Advocate Health Care and Slalom at HIMSS 2016
Stop the SMAC down and master your enterprise IT demand.
Sarah Korf | February 12, 2016
*Note: This post was updated on March 3, 2016 following our presentation at HIMSS 2016.
Technology is ubiquitous in today’s healthcare environment. Adapting to near-constant industry and technical changes can be complicated, especially for large hospital systems.
IT organizations are tasked with managing competing priorities and responding to regulatory changes and merger integrations—while also looking to gain value from the latest social, mobile, analytics, and cloud (SMAC) technologies.
With the right approach, the same challenges that can leave health IT organizations feeling like they’re in a “SMAC down” battle of conflicting demands can be opportunities for IT to be a strategic partner and drive better business and clinical outcomes.
Sharing lessons learned at HIMSS 2015 and 2016
At the 2015 and 2016 Health and Information and Management Systems Society (HIMSS) Annual Healthcare Conference and Exhibition, I had the honor of presenting with Advocate Health Care's Vice President of Field Services Rance Clouser. We shared lessons learned from our work together, including how to:
- Better align your IT solution to business value. IT is an enabler of business and clinical value, as well as business and revenue growth. By forging strong executive partnerships, Advocate and Slalom aligned IT resources to best support the organization’s strategic direction.
- Increase visibility and control of IT initiatives and spend. We found that customers interfacing directly with product/service vendors without IT input often resulted in inefficient spend, which we were able to address with better visibility and demand management.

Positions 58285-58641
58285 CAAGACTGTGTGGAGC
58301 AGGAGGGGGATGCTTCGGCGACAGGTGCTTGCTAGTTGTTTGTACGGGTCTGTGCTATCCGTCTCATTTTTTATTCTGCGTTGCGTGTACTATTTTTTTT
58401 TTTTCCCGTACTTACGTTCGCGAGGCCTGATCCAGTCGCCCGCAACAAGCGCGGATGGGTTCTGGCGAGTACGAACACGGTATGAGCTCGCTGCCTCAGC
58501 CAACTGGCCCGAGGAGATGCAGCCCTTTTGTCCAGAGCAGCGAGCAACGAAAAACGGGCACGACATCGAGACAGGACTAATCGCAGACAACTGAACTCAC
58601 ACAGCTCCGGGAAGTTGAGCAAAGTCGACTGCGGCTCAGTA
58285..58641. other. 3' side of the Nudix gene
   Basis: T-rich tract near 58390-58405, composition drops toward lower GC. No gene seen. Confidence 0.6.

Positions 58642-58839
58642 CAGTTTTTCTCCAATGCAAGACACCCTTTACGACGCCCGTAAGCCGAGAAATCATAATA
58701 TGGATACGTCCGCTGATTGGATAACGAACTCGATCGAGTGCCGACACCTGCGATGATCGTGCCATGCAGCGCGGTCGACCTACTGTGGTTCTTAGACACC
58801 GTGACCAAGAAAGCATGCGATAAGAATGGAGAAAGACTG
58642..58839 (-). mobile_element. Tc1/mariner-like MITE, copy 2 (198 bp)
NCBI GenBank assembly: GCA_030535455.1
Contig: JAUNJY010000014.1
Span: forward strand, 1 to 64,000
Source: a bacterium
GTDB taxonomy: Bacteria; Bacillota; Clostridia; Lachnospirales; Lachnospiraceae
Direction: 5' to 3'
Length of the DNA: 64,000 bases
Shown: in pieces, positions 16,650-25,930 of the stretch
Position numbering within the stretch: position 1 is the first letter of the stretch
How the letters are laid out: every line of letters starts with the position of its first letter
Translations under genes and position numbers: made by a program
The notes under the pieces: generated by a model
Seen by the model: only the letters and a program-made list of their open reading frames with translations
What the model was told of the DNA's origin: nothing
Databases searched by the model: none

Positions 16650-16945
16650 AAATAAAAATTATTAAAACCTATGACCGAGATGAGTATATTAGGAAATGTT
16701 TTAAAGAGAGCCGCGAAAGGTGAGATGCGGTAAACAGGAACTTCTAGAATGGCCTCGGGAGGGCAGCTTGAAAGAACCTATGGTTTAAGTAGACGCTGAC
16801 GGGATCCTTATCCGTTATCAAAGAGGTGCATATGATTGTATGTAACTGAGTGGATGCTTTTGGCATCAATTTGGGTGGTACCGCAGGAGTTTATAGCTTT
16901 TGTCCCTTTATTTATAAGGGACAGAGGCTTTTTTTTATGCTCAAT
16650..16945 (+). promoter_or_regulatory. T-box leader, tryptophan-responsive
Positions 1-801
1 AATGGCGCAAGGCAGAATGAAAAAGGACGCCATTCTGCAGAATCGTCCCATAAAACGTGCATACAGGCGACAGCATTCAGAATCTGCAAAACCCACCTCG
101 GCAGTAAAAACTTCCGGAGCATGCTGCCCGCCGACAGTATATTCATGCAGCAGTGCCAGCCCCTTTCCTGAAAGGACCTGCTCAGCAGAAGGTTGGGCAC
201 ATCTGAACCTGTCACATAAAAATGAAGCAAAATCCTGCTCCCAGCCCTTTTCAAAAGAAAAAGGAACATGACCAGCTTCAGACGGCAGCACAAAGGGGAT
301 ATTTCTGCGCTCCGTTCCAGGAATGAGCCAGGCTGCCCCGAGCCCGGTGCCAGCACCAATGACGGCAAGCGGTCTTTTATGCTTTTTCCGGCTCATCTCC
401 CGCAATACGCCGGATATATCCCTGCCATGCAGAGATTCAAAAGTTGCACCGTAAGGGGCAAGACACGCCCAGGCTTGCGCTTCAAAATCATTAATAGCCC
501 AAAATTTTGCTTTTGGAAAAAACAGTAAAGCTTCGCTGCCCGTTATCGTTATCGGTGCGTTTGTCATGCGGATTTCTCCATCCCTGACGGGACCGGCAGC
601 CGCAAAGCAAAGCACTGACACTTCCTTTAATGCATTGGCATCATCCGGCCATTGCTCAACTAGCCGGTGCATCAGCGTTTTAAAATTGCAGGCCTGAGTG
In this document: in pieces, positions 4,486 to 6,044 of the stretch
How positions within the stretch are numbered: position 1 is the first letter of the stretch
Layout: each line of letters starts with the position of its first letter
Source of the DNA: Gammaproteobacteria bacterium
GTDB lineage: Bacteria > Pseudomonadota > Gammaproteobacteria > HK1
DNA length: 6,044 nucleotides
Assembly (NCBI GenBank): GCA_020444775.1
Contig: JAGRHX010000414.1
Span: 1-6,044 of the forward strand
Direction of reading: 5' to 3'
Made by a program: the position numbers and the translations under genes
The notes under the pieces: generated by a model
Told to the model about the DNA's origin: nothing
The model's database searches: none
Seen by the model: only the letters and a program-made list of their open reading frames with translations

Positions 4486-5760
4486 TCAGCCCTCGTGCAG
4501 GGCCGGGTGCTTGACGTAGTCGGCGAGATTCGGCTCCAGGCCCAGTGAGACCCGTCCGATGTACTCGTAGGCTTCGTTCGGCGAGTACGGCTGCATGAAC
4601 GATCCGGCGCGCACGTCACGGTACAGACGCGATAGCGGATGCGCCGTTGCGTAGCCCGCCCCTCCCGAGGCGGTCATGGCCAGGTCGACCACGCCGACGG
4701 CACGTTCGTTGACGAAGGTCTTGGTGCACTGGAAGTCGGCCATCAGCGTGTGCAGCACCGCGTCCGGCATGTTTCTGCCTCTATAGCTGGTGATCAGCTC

- Transition to operating like a hospital system, not a system of hospitals. As a result of various mergers and acquisitions, Advocate’s sites of care and service lines operated relatively autonomously, which led to redundant initiatives and expenses, as well as additional complexity in the technology landscape. Operating as one system provides opportunities for greater value realization, from both a business and clinical perspective. While the technology needs may vary for independent sites, it’s important to understand how those technologies impact the hospital system at large.
- Find the right executive sponsors. Real organizational change must start at the very top. Connect the anticipated outcomes of the initiative to pain points felt by executives and communicate the connection in dollars whenever possible.
- Don’t underestimate time and resources needed to affect real change. Heads may nod during your stakeholder briefings, but that doesn’t always mean that information was retained. Communicate early and often, and follow up all briefings with a summary of key points. Create a network of change agents to provide an outlet for questions and knowledge sharing.
- Don’t let “perfect” be the enemy of “good enough.” Work within your boundaries to the degree possible. At Advocate, securing a new FTE was a difficult task given the environment, so we had to figure out how to distill a PMO into its fundamental components to achieve quick wins and build a long-term plan for growth.
- Position IT as a proactive, strategic partner. Focus communications between business and IT on shared organizational objectives. Too often IT is viewed as a barrier or roadblock to success, which is quite the opposite of its role.
We hope that sharing our experience will empower healthcare IT professionals to end the SMAC down and lead the way to better business and clinical outcomes.